Interactions of Adenosine and Dopamine in Basal Ganglia: Potential Substrates for Novel Therapeutic Strategies in TS

Grant Type
Basic
Grant Year
1997
Institution Location
VA
Institution Organization Name
University of Virginia
Investigators Name
Rosin, Diane, PhD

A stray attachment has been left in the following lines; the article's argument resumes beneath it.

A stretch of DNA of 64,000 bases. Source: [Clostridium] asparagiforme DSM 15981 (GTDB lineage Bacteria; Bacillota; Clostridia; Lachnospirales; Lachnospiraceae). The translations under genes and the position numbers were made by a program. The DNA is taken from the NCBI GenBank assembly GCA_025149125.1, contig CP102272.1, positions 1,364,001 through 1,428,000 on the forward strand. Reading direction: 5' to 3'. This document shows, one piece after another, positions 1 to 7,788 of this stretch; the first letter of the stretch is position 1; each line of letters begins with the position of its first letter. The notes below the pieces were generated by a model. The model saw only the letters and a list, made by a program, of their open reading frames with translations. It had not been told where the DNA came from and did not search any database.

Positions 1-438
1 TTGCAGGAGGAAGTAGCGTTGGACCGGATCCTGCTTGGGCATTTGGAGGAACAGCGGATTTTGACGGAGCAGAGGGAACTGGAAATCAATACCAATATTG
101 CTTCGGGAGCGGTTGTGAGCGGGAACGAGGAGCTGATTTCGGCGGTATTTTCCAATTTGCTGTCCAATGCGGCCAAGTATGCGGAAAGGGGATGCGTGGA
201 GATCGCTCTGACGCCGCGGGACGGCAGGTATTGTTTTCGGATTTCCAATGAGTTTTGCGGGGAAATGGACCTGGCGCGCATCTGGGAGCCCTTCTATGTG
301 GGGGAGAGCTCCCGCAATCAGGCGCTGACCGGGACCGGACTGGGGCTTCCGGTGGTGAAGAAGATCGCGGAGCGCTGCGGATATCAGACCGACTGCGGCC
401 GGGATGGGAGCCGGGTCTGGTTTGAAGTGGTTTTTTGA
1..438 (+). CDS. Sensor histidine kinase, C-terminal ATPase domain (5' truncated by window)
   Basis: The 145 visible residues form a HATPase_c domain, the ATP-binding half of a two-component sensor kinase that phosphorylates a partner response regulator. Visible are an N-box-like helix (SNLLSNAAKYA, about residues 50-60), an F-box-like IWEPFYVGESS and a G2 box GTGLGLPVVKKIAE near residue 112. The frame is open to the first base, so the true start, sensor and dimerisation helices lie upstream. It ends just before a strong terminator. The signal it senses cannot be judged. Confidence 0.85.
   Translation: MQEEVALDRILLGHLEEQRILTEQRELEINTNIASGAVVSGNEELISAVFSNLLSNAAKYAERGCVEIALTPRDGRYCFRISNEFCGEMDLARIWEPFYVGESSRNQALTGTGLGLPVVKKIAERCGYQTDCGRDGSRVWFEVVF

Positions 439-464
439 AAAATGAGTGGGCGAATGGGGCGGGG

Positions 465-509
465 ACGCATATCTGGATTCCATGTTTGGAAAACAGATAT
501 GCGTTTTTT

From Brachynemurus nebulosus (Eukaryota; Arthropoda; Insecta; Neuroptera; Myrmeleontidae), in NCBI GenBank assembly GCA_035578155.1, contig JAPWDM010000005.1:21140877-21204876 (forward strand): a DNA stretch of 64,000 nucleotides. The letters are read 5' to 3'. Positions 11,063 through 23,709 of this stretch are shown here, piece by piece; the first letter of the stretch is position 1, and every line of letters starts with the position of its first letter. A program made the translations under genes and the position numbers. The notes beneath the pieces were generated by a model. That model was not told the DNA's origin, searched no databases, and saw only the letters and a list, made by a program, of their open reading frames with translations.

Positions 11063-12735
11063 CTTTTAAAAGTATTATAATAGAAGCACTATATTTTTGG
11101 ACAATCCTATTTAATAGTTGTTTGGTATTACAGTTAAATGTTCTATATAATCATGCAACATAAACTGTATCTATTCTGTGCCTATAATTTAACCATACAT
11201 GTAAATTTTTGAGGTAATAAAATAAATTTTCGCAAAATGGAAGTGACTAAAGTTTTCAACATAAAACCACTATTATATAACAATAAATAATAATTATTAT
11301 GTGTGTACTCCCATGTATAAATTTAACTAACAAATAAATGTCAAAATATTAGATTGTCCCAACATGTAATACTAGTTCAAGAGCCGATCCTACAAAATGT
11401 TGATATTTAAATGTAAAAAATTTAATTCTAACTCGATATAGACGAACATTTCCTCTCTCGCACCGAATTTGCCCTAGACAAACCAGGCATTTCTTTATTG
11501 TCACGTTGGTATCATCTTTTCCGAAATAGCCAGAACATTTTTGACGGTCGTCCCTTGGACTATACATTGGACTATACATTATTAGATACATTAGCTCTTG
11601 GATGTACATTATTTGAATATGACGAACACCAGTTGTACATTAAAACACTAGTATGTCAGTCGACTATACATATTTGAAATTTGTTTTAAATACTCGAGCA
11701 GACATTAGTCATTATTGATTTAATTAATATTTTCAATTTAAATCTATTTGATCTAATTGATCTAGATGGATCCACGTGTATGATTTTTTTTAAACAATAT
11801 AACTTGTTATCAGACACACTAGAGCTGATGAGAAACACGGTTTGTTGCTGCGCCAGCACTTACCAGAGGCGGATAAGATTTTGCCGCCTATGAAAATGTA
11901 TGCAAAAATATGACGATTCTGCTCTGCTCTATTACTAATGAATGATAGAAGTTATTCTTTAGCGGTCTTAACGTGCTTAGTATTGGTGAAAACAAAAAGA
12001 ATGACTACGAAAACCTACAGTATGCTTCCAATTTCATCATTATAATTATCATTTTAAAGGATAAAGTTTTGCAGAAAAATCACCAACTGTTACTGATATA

One strategy for better understanding neurological conditions such as Tourette Syndrome (TS) is to study the role of neurotransmitters, i.e. the chemical messengers used by the brain’s cells (neurons) for communication. Alteration of the function of specific neurotransmitters in the brain using carefully developed medications has been an important approach to treatment. Haloperidol has been one of the drugs used effectively in reducing some of the tic symptoms of TS, but its use is frequently limited by the development of unwanted side effects. Dopamine antagonists, such as haloperidol, bind to dopamine receptors and block the effects of the neurotransmitter dopamine in several areas of the brain, including the striatum, an area of the brain that plays an important role in coordinating movement and one that may function abnormally in people with TS. Along with the other scientific evidence, the effectiveness of haloperidol in inhibiting dopamine function suggests that one of the causes of TS may be an abnormality in the brain that leads to an overactive dopamine system. Over the last 10 years, various research groups have discovered that adenosine (another neurochemical found in the brain), can oppose the actions of dopamine in the striatum. More specifically, stimulation of adenosine A2A receptors opposes the action of dopamine at dopamine D2 receptors. Given this interaction of adenosine and dopamine, development of drugs that alter adenosine function may prove to be effective new therapies for treatment of some with TS. The goal of our research project is to study the interaction of dopamine- and adenosine-containing neurons at the anatomical level in the striatum to better understand how they might modulate each others’ activity. Prior studies have shown that mRNAs (the messages that encode the synthesis of proteins) for adenosine A2A receptors and dopamine D2 receptors are colocalized in the medium spiny, GABAergic striatopallidal neurons, part of a neuronal circuit in the brain that is important in integrating motor function. We will use immunohistochemical techniques, methods that allow us to visualize the location of a protein in the brain, to examine the combined cellular localization of adenosine A2A receptors and dopamine D2 receptors in rat brain by light and electron microscopy. Our findings and those of others have shown by immunohistochemistry that both A1 and A2A adenosine receptors are found in the striatum, but there is little known of the role of A1 adenosine receptors in modulating dopamine function. Further, some studies point to a dopamine D1/ adenosine A2A interaction, but the anatomical basis for this observation has not been examined. To investigate other potentially important sites involved in adenosine-dopamine interactions, our studies will also focus on the combined immunohistochemical localization of 1) adenosine A2A receptors and dopamine D1 receptors and 2) adenosine A1 and A2A receptors in the striatum. New information gained from our studies will contribute to our understanding of dopamine and adenosine function in the brain and may reveal anatomical targets that could be used to therapeutic advantage in treating Tourette Syndrome. Diane L. Rosin, Ph.D. University of Virginia Charlottesville, VA Award: $39,000 Tourette Association of America Inc. – Research Grant Award 1997